Russians. A strong person was in charge.

George Bond grew up
in Ohio and was a doctor in the Appalachian town of Bat Cave, N.C. He
became a Navy officer who, in 1957, began undersea experiments. By
'65, a team spent 45 days underwater, with 15-day stints for each
“aquanaut” ... including 30 days for Scott Carpenter, who'd
already been the second man to orbit the Earth. It's a large and
interesting story, well-told.

Other choices
include:

“NCIS,” 8 p.m.,
CBS. A 9-year-old girl, frightened and confused, is found hiding in a
storage unit. She may be the daughter of a Navy recruit who went
missing a decade ago; the team re-opens the case.

“The Kids Are
Alright,” 8:30 p.m., ABC. Timmy has complications at school (a
mystery valentine) and at home: His mom tricks him into solving his
hygiene problem, but his dad has fears about meddling.

“Black-ish,” 9
p.m., ABC. Diane lands the top male role in a school play, then frets
when the guy she likes spends time with another girl.

“The Gifted,” 9
p.m., Fox. In a big, busy hour, there are crises everywhere. Inside
the Inner Circle, Reeva insists on finding – and instantly killing
– the mole. And in the tunnels, the Morlocks face a fierce attack
from the Purefiers. The result is loud, messy and (for a key
character) fatal.

“Roswell, New
Mexico,” 9 p.m., CW. For the three siblings – secretly descended
from a UFO crash – there's a new crisis: Isobel faces mysterious
black-outs. Also, Kyle finds a secret that his father, the sheriff,
has been keeping. And Liz looks for a possible witness to the night
her sister died.

“New Amsterdam,”
10 p.m., NBC. Two top doctors are supposed to cut back on work while
facing their own medical problems0 – Max's cancer, Dr. Bloom's
ADHD. Tonight, both face crises.

“Frontline,” 10
p.m., PBS. This story seems way too familiar: Reports of sexual
abuse are ignored ... or the suspected offender is simply sent
elsewhere. In the past, it has involved priests, a coach, a doctor
for gymnasts; this time, it's an Indian Health Service doctor. After
two decades of complaints in Montana and Souh Dakota reservations,
Stanley Weber was convicted; it's a chilling hour.

TV column for Monday, Feb. 11


 

TONIGHT'S MUST-SEE:
“America's Got Talent: The Champions,” 8-10 p.m., NBC.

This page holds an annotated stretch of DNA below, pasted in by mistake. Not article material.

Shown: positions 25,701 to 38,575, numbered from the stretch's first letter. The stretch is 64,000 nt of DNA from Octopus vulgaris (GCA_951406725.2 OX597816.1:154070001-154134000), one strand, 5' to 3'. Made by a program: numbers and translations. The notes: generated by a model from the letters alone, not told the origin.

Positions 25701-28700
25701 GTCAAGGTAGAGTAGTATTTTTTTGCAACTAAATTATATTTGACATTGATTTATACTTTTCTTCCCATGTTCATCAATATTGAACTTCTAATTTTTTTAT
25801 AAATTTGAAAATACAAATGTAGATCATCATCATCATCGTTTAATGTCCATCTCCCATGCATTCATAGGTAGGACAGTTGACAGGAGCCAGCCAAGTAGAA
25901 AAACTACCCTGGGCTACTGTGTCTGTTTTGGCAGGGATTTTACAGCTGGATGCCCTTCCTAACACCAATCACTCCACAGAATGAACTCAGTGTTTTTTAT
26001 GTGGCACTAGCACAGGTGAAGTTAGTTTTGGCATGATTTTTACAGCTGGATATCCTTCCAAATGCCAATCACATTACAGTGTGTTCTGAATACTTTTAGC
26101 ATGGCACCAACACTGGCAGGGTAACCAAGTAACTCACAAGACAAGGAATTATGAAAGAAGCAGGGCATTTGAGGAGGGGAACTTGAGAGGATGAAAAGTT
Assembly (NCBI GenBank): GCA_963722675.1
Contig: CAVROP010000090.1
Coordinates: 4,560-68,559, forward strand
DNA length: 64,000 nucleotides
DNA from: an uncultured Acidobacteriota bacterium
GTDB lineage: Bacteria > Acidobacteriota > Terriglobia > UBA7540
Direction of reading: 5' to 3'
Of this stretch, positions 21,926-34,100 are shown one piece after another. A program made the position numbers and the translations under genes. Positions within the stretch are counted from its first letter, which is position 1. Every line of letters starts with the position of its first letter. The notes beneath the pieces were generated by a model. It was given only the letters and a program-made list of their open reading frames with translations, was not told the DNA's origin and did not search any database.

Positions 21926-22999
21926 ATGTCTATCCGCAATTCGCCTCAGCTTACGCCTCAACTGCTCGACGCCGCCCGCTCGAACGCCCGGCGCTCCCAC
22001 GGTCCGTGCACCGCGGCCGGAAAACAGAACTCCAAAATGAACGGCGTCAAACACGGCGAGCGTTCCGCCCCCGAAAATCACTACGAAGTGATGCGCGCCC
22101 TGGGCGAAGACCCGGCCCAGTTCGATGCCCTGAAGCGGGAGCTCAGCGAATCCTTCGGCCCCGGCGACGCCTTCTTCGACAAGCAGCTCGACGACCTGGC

The two-part finale
begins, with contestants ranging afar in genre and in geography.

There are six
singers, plus a magician, a comedian, some knife-throwers and
(really) a sand artist. Five of the finalists previously competed in
the U.S. version, four did overseas shows, one did both. There's the
current American champion (card magician Shin Lim), the previous
year's runner-up (singer Angela Hale) and the show's most famous
contestant – 2009 British runner-up Susan Boyle.

TONIGHT'S MIGHT-SEE:
“The Passage,” 9 p.m., Fox.

When research began,
intentions were good and desperation was growing. A global epidemic
was building; there were hopes that an antidote could be harvested
from people infected with fierce powers.

Still, none of this
seemed right to the scientists ... particularly the involuntary
testing on young Amy. Now a top government official arrives,
confirming all doubts. Concerns grow, at the same time that Brad
scrambles to help Amy escape. It's a strong story, leaping between
vampire-type fantasy and emotional flashbacks to the romance between
Lear, Fanning and the now-stricken Elizabeth.

TONIGHT'S
ALTERNATIVE: “Independent Lens,” 10 p.m., PBS.

Two weeks before the
Academy Award ceremony, we can catch one of the nominees for best
documentary feature. “Hale County This Morning, This Evening” is
definitely not for everyone.

As PBS puts it, this
is “without a traditional narrative” ... or, it seems, any
narrative at all. The goal is to catch the quiet rhythms of black
lives in rural Alabama. We follows events (or non-events), often
with nothing going on. If you prefer something more direct, stick
around: “While I Yet Live” -- a gorgeous, 14-minute documentary
about the lives of four black women – follows at about 11:14 p.m.

Other choices
include:

“Delicious” new
season, any time, www.acorn.tv. In
the first season, the death of a charismatic chef led to his
restaurant being run by his wife and his mistress. Now the third
season finds them trying to expand – with their late ex's spirit
helpfully showing up as narrator. A celebrity chef arrives, creating